Wide and Deep

By Susan Kelly-DeWitt
One of the great things about being a blogger is that you can shine a little light on work you admire. Today I’m going to direct a fat beam on two very different poets, John Rybicki and Louie Skipper.

Rybicki’s poetry is new to me but I have followed Skipper’s work for a number of years. (We both had books in a series published by Sandra McPherson’s Swan Scythe Press.) Rybicki is Associate Professor and Writer-in-Residence at Alma College, teaches poetry writing to children through the “Wings of Hope” hospice program and lives in Denton, Michigan. Skipper is an Episcopal priest and college chaplain who lives in Montgomery, Alabama.

I heard about Rybicki’s work from a young poet-friend named Kate. Kate told me about his latest book We Bed Down Into Water (Triquarterly Books/Northwestern University Press, 2008). She was very enthusiastic about the poems, and so the next time we saw each other she brought the book along and left it on loan.

But let me start at the beginning with some history. Kate had a young friend who died very recently of Hodgkin’s Lymphoma. Rybicki’s book is about his wife’s sixteen-year battle with cancer, and so Kate had ordered a copy as a gift for her friend’s wife, hoping it would help. It did. (Rybicki’s book also helped Kate, whose husband spent ten months being tested for advanced metastatic melanoma before his doctors concluded the suspicious growths “probably” weren’t cancerous.)

Cancer seems to be all around us these days—our own, a spouse or partner’s, a relative’s or a friend’s. (Just this weekend we had a couple over for dinner. She spent the last eighteen months fighting breast cancer; during that period he was diagnosed with a resistant form of prostate cancer; they in turn told us about someone they had given a party for last summer—dying now from a brain tumor.)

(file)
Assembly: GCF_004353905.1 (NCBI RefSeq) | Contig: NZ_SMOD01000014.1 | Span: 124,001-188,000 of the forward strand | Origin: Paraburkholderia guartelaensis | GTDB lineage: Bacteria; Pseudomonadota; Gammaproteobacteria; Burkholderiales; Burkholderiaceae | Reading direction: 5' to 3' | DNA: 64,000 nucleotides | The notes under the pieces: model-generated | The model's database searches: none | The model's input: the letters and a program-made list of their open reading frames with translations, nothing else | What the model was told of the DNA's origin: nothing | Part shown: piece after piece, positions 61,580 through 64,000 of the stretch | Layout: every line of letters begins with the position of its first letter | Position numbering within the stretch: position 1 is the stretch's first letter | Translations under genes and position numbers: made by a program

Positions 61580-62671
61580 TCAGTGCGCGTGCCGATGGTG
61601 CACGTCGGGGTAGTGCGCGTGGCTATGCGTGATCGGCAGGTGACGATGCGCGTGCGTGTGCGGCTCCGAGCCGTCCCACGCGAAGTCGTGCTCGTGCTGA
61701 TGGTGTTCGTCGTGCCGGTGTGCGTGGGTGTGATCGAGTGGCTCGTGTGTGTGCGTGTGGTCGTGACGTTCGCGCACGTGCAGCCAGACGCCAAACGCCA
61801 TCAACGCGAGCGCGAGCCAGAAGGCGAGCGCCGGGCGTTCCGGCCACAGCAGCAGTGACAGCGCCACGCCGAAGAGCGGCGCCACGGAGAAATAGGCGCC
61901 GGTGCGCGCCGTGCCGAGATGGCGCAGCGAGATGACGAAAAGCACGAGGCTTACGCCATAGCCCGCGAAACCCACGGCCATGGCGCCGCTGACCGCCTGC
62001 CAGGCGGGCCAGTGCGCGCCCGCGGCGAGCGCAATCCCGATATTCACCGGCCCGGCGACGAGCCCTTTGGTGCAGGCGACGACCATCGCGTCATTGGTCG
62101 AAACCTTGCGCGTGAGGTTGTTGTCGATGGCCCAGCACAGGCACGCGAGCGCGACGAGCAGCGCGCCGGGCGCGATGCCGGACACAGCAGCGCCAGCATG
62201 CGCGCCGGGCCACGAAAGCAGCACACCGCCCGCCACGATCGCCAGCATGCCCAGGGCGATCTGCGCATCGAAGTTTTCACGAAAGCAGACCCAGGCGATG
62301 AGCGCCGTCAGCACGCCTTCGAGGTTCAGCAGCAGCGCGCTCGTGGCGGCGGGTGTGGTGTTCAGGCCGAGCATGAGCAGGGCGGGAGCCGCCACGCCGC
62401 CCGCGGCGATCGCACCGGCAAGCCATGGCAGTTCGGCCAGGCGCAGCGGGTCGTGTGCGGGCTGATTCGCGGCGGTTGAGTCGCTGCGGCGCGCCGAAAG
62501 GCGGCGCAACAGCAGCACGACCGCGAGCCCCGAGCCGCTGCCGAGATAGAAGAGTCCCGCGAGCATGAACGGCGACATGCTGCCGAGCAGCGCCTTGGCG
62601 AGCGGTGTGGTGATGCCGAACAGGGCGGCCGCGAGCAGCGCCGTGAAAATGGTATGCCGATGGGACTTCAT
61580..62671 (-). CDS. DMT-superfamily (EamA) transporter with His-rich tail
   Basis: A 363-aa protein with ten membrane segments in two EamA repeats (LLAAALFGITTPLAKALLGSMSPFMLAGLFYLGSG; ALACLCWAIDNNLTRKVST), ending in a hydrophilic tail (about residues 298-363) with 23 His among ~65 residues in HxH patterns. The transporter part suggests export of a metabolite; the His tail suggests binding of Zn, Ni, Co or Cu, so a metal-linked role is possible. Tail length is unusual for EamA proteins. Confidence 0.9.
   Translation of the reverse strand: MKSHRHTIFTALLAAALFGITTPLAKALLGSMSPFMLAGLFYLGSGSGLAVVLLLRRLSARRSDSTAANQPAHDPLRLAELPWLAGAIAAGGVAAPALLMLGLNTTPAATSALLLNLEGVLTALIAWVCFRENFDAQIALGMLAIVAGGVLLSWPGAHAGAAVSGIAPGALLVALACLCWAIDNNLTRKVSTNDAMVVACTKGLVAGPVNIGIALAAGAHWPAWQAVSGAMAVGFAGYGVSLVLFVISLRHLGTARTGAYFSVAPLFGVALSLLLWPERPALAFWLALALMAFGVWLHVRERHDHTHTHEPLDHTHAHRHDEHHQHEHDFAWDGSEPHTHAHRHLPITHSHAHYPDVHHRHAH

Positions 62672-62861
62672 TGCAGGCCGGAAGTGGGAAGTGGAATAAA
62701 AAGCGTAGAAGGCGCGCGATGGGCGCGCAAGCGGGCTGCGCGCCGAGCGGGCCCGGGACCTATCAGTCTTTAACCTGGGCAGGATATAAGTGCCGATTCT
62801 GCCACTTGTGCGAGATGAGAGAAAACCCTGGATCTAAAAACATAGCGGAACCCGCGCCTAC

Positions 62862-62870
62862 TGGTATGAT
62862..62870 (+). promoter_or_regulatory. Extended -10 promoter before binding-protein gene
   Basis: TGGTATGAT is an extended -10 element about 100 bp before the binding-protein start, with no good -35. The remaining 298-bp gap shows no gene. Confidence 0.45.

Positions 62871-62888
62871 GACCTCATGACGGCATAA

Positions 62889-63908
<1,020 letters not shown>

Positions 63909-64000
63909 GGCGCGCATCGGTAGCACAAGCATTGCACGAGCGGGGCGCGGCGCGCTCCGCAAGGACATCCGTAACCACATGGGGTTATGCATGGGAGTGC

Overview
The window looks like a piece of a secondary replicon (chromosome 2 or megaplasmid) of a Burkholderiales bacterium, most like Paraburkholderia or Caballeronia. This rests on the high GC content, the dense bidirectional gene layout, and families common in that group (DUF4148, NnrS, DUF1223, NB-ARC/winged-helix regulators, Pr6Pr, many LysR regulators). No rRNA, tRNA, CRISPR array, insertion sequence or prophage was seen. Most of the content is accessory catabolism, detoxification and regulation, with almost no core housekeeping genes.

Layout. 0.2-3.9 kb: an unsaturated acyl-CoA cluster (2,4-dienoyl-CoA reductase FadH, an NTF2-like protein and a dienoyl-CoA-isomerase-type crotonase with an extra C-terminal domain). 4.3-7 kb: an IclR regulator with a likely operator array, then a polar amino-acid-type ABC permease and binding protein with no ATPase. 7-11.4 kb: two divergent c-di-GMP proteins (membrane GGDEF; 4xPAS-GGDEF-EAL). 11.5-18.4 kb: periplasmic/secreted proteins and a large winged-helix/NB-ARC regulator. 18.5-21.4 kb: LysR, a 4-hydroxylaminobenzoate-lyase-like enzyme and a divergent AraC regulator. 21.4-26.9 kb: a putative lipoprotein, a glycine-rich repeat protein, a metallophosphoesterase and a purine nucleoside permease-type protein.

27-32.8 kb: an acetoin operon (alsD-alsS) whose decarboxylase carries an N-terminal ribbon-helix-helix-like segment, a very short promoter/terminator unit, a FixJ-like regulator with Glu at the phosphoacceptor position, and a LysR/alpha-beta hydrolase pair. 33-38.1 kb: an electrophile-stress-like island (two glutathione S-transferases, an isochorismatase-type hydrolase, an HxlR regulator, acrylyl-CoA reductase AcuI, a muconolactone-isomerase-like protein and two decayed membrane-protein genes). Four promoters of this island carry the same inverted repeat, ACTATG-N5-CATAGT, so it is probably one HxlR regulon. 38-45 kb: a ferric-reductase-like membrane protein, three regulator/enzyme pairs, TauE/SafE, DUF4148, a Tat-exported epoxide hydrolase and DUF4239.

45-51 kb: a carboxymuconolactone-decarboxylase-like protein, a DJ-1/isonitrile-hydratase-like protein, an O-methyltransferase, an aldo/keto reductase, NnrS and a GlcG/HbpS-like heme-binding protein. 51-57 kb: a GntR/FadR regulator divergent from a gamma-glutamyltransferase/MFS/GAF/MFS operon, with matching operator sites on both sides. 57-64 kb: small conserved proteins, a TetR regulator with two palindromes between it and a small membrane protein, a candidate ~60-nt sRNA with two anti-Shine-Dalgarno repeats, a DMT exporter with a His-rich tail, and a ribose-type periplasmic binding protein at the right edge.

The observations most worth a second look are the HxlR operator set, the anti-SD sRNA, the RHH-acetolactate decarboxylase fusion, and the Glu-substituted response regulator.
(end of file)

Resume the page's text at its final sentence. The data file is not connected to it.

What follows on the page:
We Bed Down into Water is about Rybicki’s marriage to the poet Julie Moulds Rybicki, who was diagnosed with non-Hodgkin’s Lymphoma, and their sixteen-year travels through the medical underworld of hospitalizations, chemotherapies and bone marrow transplants. But Rybicki’s book is not gloom-filled. It’s feisty, tough, and full of love. It is wildly passionate.

“Beauty is the beginning of terror,” Rilke said. The poems in Rybicki’s book live on the precipice between ecstatic love and mortal fear. They are lyrical, eccentric and so suffused with what Dylan Thomas called “the green fuse” that they rocket straight to our own hearts and shake us to the core.

Here is “Me and My Lass, We Are a Poem,” which is the third poem in the book. (Throughout the book Rybicki calls his wife by the exuberant pet names “Dame” and “Lass”; she calls him “Dude.”)

    Me and My Lass, We Are a Poem
    We tangle our hair in the moon,
    then she coughs and I have no net
    to catch the cough so I make her hot tea
    with honey. I call her my coughing alarm clock,
    but she’s warmer and smoother than our oven
    for waltzing with.
    When we travel in our covered wagon,
    she’s in the bathtub splashing her way

across the prairie, singing Bo Diddley songs.

    Any drop she spills
    the prairie dogs lick them up.
    That’s the kind of poem she is.
    When we lie down in the earth,
    we’ll need coffins with holes bored
    through their sides: we’ll each have
    ne arm hanging out